Paddick’s transport policy ‘evolves’

Full council last night, where the feature event was a debate on the ‘£10 to enter Greater London’ policy advocated by the Lib Dem Mayoral candidate (see ‘Weak thinking, Brian’ below).

Needless to say the Lib Dems ‘amended’ the Conservative motion, which was critical of the policy, by changing one thing – ALL the words. The only debating chamber in which I have ever been where the substitution of an entirely different motion from one which has been proposed and seconded is called an ‘amendment’ is the Council Chamber of this Royal Borough. However, the Mayor seemed to think it was alright, so who am I to criticise?

It appears that the Lib Dem policy has undergone two clarifications and evolutions since the Conservative motion was submitted (about 2 weeks ago so the agenda could be published!). The latest version, pulled off the website yesterday, gives two possible options for dealing with the nonsense I pointed out some days ago. These are:-

Option 1: create an exempt zone outside Greater London, the residents of which would be inside the Congestion Charge zone and thus exempt from paying the charge on entry into Greater London. Precisely what would be included in this zone is nowhere indicated – as yet. Would Esher be in or out? or Leatherhead, which lies outwith the M25 circle. We don’t know. But our Lib Dems seem on the face of it, not to believe this would be adopted. I say this because their ‘amendment’ seemed geared to

Option 2: exclude some of the Outer London Boroughs from the Congestion Zone. Our Lib Dems took it for granted in their ‘amendment’ that this would mean that Kingston would not be affected. Presumably the charging zone would start at Ham Parade if this were the case and Richmond were not so privileged. Would this mean I would have to stump up £10 a time to go to 6 p.m. Mass at St. Thomas Aquinas on Sundays – as the proposal is for the charge to apply 24/7? But the point is that this is only listed in the manifesto as an option which might be applied, and there is no guarantee that it would be or that Kingston would be protected as one of the selected Boroughs.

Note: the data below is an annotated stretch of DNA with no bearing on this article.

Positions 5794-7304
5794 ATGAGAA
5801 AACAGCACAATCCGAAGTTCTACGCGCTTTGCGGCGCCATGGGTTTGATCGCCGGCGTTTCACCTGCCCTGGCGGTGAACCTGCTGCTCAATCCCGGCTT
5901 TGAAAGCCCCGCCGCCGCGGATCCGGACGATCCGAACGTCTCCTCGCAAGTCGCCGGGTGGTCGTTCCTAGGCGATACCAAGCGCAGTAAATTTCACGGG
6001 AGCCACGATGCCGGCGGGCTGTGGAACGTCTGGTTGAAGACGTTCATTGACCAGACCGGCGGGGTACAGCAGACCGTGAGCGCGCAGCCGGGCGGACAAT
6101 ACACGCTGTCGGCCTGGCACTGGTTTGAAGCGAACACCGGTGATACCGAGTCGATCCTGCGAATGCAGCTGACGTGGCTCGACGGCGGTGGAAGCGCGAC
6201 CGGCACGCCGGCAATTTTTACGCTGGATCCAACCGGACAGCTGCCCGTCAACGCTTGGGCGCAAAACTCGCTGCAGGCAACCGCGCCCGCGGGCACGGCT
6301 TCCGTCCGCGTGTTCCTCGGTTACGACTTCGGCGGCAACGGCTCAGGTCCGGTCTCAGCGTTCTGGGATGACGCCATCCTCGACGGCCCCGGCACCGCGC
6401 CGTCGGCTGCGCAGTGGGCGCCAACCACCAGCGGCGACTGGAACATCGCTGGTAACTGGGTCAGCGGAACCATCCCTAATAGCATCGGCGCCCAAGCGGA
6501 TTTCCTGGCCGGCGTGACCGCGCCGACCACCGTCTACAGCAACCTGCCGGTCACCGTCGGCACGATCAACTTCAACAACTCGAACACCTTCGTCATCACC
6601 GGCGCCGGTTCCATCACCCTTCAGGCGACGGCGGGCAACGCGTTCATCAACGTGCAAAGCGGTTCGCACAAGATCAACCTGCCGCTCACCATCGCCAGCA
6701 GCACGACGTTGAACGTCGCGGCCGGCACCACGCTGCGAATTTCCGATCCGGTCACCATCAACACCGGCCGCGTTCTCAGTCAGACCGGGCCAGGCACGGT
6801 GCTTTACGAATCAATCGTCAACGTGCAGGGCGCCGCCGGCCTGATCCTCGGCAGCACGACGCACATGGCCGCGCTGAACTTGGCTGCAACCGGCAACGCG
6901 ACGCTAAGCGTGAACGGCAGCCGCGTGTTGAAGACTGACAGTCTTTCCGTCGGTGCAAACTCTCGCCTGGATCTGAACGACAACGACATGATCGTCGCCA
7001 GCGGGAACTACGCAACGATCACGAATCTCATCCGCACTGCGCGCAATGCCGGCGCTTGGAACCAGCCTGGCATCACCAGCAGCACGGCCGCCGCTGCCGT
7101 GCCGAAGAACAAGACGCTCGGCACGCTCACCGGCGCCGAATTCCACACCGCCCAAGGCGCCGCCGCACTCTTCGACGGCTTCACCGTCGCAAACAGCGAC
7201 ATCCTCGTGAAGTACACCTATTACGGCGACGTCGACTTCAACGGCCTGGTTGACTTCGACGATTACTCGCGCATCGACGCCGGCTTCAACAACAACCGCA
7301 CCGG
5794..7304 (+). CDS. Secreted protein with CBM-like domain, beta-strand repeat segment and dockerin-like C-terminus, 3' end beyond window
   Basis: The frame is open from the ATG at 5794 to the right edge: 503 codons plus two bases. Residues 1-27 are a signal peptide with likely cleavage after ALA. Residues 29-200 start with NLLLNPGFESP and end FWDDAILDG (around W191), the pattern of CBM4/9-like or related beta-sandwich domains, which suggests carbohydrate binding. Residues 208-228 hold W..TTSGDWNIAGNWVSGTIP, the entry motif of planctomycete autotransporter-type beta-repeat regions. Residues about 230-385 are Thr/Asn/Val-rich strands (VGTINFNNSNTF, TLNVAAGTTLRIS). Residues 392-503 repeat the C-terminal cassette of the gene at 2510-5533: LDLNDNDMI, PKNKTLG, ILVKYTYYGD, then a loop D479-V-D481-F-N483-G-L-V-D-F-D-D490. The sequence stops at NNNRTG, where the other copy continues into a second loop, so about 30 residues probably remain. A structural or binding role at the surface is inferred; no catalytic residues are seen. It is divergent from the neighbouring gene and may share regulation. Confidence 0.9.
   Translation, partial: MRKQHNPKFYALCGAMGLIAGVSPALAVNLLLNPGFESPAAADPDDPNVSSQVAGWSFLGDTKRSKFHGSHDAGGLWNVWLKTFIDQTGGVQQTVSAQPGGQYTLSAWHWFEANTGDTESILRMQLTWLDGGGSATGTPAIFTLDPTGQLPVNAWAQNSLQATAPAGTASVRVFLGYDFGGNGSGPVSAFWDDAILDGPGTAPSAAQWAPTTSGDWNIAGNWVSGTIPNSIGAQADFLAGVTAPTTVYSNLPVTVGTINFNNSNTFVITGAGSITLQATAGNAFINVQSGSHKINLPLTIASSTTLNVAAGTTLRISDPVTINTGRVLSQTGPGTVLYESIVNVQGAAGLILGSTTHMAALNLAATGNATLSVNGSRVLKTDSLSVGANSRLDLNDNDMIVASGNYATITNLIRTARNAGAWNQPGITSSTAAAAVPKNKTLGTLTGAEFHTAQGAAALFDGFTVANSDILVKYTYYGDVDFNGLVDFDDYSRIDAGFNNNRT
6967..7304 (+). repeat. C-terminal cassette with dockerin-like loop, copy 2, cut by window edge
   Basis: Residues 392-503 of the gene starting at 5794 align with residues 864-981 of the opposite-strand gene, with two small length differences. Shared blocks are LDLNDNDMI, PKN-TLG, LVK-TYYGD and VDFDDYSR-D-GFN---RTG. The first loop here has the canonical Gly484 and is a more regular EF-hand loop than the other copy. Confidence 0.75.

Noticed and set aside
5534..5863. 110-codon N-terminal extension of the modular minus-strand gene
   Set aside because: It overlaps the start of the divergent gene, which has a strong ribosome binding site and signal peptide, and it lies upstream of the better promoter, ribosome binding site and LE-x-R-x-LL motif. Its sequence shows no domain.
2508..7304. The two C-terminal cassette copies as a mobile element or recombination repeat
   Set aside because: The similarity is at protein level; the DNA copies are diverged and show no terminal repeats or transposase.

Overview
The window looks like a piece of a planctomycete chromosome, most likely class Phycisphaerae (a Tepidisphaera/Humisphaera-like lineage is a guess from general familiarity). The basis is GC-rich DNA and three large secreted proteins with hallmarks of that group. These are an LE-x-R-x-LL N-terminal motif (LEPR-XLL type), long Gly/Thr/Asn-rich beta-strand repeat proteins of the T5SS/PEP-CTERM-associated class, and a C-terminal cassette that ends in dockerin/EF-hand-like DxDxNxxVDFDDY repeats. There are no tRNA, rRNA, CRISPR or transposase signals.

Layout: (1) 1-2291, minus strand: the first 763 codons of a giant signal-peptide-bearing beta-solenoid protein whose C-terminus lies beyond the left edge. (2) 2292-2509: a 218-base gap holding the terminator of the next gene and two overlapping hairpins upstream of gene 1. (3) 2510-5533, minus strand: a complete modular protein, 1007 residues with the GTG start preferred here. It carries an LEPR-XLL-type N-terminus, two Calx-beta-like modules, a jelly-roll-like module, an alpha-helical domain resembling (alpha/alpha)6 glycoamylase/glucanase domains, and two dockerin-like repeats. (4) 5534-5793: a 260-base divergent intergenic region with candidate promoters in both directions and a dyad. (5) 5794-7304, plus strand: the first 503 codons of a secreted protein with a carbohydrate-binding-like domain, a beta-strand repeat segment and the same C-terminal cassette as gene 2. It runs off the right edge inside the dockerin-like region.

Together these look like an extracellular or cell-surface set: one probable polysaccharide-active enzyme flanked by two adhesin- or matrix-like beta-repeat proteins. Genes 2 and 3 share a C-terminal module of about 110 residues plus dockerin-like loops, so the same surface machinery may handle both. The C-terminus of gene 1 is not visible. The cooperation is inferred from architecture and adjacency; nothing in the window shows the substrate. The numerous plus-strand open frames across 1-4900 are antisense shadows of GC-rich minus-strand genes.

So the evolved policy is a better presented dogs dinner than it originally was – but it’s still a dog’s dinner nevertheless.

About pauljohnston

Elected as Conservative councillor in Surbiton Hill, Kingston upon Thames in 1998. Re-elected 2002 and 2006. Former parliamentary candidate in Lancashire and Birmingham. Ceased to be a Councillor (temporarily?) in 2010. Active among Residents' Associations in Surbiton Hill and among residents in social housing generally. Former teacher of History at St. Brendan's College Bristol and Head of History and Politics at the London Oratory School. Worked with Sutton Trust running summer schools for sixth formers at Oxford University from 1997-2000 aiming to improve uptake of places from pupils from state schools which sent very few applicants to Oxbridge.
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